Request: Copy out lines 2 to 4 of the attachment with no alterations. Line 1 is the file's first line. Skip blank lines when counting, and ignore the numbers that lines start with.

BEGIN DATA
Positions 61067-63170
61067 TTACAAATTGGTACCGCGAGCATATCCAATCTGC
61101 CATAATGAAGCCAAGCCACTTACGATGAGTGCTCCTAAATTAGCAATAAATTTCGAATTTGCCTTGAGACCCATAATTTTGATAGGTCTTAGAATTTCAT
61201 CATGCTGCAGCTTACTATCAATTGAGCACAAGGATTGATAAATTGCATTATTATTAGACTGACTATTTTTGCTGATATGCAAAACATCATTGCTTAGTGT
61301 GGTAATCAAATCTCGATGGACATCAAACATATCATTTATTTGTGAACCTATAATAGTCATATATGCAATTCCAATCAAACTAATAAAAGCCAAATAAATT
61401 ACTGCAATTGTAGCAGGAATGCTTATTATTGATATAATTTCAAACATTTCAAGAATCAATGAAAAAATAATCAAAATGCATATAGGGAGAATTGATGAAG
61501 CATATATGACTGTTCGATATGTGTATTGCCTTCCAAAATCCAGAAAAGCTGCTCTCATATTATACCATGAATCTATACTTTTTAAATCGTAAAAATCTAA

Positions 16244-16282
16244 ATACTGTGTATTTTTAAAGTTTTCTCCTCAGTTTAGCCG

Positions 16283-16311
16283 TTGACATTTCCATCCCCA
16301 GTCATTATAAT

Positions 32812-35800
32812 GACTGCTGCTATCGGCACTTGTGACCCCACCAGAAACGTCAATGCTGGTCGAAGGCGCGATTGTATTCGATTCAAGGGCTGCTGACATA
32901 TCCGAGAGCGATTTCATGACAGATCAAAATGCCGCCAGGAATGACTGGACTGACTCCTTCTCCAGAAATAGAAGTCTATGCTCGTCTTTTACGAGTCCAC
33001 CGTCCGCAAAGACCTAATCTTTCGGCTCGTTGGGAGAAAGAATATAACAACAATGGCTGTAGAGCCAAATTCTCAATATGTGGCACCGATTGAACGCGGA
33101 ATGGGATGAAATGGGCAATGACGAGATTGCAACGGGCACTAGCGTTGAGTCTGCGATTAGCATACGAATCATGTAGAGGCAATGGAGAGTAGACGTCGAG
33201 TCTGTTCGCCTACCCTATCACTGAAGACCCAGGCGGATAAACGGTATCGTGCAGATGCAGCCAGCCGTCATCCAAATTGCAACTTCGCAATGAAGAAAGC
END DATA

61067 TTACAAATTGGTACCGCGAGCATATCCAATCTGC
61101 CATAATGAAGCCAAGCCACTTACGATGAGTGCTCCTAAATTAGCAATAAATTTCGAATTTGCCTTGAGACCCATAATTTTGATAGGTCTTAGAATTTCAT
61201 CATGCTGCAGCTTACTATCAATTGAGCACAAGGATTGATAAATTGCATTATTATTAGACTGACTATTTTTGCTGATATGCAAAACATCATTGCTTAGTGT